|01:43||A big part of what we’ve been doing is just helping clients build their own framework around how to move from the react stage to the respond, to the reinvent stage. We’re seeing clients reinventing how they operate, how they support their employees, and how work is done. So one of the biggest things is we’ve helped frame that for our clients so they can make decisions on the basis of where they are in their journey and their most immediate needs and requirements.|
|02:12||[Jay] When you say reinvent I think this is a really interesting point, lots of people are asking the question ‘when do we go back to normal?’ and our perspective is normal isn’t going to look like it looked before. There will be a new normal state – we’re in an interim normal right now – when your clients are thinking about reinvention, what kinds of topics are they thinking about being different in the future than they were in the past?|
|02:36||That’s a great question. Over the last two months it’s all been about employee wellness. So are they physically safe? Are they mentally prepared to make the adjustment? Have they got the equipment they need to work from home and be productive? Has an organization done everything they can to help take the worries away from the employees? Now we’re shifting to how do they do their work now in the new world?
So to say we’re focused on the return to work implies it’s just about getting back to the building. Return to work is much more of a new operating model. So some people will never return to the office as a permanently office-based employee, some will transition back on a part-time basis, and some will be the first back into the physical office as soon as the conditions allow. So it’s going to be a different mix and teams are going to have to operate differently. Leaders are going to have to communicate differently and people managers are going to have to support their teams differently.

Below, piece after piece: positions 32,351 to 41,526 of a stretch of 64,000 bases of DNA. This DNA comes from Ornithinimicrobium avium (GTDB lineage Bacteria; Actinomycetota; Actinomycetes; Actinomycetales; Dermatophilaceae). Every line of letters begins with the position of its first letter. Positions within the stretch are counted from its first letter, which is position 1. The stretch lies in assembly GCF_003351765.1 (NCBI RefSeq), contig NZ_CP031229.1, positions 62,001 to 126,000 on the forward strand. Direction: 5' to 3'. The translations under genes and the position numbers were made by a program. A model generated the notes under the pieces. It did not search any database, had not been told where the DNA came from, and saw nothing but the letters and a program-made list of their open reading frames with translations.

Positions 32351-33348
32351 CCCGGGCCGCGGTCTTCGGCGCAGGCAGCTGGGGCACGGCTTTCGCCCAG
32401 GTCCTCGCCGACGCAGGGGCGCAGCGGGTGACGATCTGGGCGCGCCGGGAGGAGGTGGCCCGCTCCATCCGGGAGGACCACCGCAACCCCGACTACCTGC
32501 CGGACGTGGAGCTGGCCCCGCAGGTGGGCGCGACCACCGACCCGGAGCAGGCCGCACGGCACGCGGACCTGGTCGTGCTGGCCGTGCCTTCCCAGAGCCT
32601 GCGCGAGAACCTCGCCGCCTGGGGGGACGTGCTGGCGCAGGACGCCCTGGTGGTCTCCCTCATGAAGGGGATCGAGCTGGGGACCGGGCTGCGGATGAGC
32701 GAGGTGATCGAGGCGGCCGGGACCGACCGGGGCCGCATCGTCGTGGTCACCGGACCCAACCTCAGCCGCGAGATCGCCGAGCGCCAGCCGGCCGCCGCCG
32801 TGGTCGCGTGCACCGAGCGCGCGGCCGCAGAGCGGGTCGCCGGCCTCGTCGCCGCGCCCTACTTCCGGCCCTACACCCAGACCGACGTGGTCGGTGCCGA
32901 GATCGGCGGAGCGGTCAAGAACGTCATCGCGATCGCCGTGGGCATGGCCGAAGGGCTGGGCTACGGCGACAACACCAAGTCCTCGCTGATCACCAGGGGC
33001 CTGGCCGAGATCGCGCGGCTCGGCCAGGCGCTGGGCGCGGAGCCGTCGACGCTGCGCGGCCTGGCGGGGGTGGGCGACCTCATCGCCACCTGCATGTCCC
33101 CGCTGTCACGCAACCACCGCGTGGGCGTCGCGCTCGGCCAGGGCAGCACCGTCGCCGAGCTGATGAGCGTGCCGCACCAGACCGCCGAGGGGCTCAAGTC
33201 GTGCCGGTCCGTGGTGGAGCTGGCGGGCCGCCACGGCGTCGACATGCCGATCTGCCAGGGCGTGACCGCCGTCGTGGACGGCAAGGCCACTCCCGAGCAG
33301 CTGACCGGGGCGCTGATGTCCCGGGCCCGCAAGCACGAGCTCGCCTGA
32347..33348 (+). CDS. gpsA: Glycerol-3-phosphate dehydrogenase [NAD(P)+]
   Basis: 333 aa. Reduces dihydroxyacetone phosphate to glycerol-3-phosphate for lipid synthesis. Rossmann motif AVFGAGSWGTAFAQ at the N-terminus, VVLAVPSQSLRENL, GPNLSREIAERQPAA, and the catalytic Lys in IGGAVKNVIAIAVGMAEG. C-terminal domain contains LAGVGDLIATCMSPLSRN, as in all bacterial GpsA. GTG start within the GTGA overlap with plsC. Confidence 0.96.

|03:33||[Jay] Yeah absolutely. I think the full set of things that are going to change isn’t obvious yet and we’re going to have to get further into this before we figure that out. We were very excited when Mercer signed on as one of our content partners in the Conductor for COVID-19 and I’d love to hear from you why it was important for you to be part of that initiative.|
|03:50||I’d say, yes it’s great – two things: first of all I think we have a shared philosophy about helping organisations in this time do the best work they can and enable their employees and I saw Conductor and the environment you’re trying to build is a great way for Mercer to contribute to that. We’ve got ideas and perspectives and thought leadership that we’re more than – we’ve been happy to provide out to organizations that we might not already be in contact with. We need to go where organisations are in their journey and obviously you’ve got an ecosystem of organizations that Mercer can help in some way and for us to participate made a lot of sense and we’re happy to do it.|
|04:32||[Jay] I think as companies are struggling with this and they’re starting to think as we talked about with reinvention they’re settling into a new rhythm, they’re trying to figure out what this recovery is going to look like. What advice – if it was maybe a sort of top three – would you give to somebody as they think about the transition phase?